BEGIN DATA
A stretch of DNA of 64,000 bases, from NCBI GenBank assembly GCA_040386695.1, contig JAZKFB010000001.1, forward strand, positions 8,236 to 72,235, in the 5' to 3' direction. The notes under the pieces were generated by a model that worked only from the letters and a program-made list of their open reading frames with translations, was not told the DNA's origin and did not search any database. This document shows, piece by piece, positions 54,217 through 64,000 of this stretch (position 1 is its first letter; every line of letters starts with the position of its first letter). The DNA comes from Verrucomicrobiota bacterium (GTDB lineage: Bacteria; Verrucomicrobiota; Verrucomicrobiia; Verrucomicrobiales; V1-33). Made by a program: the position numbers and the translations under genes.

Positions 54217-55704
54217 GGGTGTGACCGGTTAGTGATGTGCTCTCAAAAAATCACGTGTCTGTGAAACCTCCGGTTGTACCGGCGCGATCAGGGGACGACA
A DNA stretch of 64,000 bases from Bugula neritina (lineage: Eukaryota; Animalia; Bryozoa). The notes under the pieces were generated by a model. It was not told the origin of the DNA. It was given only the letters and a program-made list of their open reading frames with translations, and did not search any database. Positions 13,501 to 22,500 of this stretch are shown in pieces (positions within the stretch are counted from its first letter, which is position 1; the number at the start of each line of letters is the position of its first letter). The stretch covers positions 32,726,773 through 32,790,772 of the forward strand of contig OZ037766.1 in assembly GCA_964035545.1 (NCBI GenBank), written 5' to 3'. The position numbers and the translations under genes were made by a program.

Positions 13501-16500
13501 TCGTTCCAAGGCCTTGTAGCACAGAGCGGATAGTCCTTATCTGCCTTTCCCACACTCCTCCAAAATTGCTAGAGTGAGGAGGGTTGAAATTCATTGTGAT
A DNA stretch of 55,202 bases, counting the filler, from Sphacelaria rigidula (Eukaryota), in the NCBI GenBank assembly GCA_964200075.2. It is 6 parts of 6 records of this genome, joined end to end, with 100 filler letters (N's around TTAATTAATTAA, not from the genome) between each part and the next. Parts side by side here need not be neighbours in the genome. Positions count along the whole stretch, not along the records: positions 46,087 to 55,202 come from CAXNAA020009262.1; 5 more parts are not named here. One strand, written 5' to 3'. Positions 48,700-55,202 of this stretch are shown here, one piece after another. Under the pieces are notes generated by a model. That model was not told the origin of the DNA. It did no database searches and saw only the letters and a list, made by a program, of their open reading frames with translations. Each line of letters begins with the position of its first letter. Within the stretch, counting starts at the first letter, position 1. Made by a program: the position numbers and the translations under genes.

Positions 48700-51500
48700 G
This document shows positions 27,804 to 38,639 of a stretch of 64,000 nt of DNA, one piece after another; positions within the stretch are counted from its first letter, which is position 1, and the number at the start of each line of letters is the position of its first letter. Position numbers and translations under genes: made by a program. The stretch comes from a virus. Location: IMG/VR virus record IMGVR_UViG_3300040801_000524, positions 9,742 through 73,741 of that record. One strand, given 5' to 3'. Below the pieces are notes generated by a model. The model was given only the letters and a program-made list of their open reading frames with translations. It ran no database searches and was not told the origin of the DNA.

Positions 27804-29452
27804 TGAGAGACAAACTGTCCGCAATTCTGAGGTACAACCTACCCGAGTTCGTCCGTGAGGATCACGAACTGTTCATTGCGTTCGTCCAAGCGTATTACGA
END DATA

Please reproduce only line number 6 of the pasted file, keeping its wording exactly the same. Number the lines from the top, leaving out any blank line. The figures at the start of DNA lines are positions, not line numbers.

13501 TCGTTCCAAGGCCTTGTAGCACAGAGCGGATAGTCCTTATCTGCCTTTCCCACACTCCTCCAAAATTGCTAGAGTGAGGAGGGTTGAAATTCATTGTGAT